Contributor: Sigal Barsade, PhD., Joseph Frank Bernstein Professor of Management, The Wharton School, University of Pennsylvania
Nano Tools for Leaders® are fast, effective leadership tools that you can learn and start using in less than 15 minutes — with the potential to significantly impact your success as a leader and the engagement and productivity of the people you lead.
Sharpen your ability to make better decisions and lead more effectively by practicing mindfulness meditation.
It’s being touted by CEOs including News Corp.’s Rupert Murdoch, Ford Motor Company’s Bill Ford, Aetna’s Mark Bertolini, and Salesforce.com’s Marc Benioff. Mindfulness meditation, an ancient practice that helps people focus on the present moment rather than get caught up in thoughts about the past or the future, has been shown to reduce stress, improve focus, help regulate emotions, increase cooperation and team-building, and lead to better decisions.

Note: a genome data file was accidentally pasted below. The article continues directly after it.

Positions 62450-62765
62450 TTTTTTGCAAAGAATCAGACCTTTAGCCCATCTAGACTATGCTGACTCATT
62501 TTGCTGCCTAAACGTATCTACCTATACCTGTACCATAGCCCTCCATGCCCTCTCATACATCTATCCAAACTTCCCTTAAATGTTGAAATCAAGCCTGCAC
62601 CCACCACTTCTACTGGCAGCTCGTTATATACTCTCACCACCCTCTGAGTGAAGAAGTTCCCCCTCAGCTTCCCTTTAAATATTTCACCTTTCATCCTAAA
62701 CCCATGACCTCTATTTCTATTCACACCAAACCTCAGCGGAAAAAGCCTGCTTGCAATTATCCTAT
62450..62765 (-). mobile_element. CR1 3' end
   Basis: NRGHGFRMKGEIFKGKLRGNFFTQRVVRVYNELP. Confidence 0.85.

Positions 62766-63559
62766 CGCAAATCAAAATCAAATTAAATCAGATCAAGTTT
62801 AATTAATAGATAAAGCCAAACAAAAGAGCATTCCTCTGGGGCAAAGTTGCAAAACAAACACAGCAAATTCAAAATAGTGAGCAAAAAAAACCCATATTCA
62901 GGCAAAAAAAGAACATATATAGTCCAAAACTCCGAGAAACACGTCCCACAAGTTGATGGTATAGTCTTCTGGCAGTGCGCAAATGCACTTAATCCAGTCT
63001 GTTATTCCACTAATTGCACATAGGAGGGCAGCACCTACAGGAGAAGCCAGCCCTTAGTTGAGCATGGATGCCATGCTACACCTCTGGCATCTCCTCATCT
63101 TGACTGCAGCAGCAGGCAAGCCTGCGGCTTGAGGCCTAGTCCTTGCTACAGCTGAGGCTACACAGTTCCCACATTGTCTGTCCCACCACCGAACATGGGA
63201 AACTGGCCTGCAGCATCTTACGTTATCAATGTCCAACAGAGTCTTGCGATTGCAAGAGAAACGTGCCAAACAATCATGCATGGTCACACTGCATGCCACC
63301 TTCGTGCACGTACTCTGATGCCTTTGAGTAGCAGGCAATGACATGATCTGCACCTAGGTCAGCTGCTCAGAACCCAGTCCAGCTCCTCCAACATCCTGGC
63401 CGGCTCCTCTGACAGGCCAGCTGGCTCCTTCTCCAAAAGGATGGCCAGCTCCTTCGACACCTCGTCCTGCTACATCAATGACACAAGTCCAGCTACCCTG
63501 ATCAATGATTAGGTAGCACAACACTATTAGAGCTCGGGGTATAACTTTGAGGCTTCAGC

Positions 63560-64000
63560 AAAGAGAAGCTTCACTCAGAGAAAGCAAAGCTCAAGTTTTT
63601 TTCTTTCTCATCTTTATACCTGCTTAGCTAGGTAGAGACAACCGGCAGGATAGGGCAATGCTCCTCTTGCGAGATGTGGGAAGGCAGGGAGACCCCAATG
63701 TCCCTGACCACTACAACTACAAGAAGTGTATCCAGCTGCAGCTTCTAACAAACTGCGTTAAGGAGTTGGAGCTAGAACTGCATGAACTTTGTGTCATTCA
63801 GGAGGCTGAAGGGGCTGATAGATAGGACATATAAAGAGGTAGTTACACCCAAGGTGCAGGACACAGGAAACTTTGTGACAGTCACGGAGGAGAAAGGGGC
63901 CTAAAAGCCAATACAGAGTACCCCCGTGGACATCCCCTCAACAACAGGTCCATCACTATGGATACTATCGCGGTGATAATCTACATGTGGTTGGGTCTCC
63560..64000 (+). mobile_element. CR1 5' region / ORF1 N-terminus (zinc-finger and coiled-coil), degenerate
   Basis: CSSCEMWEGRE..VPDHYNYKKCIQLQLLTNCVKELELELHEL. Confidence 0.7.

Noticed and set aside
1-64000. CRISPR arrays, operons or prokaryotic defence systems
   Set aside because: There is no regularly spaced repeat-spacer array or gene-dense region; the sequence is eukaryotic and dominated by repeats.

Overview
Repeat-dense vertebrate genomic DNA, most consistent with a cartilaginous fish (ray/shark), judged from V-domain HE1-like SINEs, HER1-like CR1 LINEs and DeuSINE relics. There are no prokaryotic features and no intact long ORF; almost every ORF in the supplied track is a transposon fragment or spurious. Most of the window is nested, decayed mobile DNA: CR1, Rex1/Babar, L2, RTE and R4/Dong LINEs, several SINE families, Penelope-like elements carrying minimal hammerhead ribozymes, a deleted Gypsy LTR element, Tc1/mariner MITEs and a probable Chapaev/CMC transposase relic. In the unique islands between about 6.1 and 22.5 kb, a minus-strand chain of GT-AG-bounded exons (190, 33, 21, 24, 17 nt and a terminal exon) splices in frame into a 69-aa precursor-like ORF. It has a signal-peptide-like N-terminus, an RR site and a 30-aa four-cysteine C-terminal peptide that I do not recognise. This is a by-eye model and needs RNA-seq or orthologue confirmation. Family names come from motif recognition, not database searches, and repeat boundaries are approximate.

Research conducted at INSEAD and the Wharton School, and published in Psychological Science, found that even short-term mindfulness meditative practice of about 15 minutes can help you make better decisions. Specifically, the study found that meditation can help counteract sunk-cost bias, the tendency to continue to spend resources in an attempt to recover an original investment or to break even. Commonly known as “throwing good money after bad,” the effect is recognized as one of the most destructive cognitive biases affecting organizations today. It’s also one of the most common and costly, causing leaders to base decisions on past behavior and a desire not to waste resources already spent, instead of cutting their losses and choosing what would lead to the best outcome.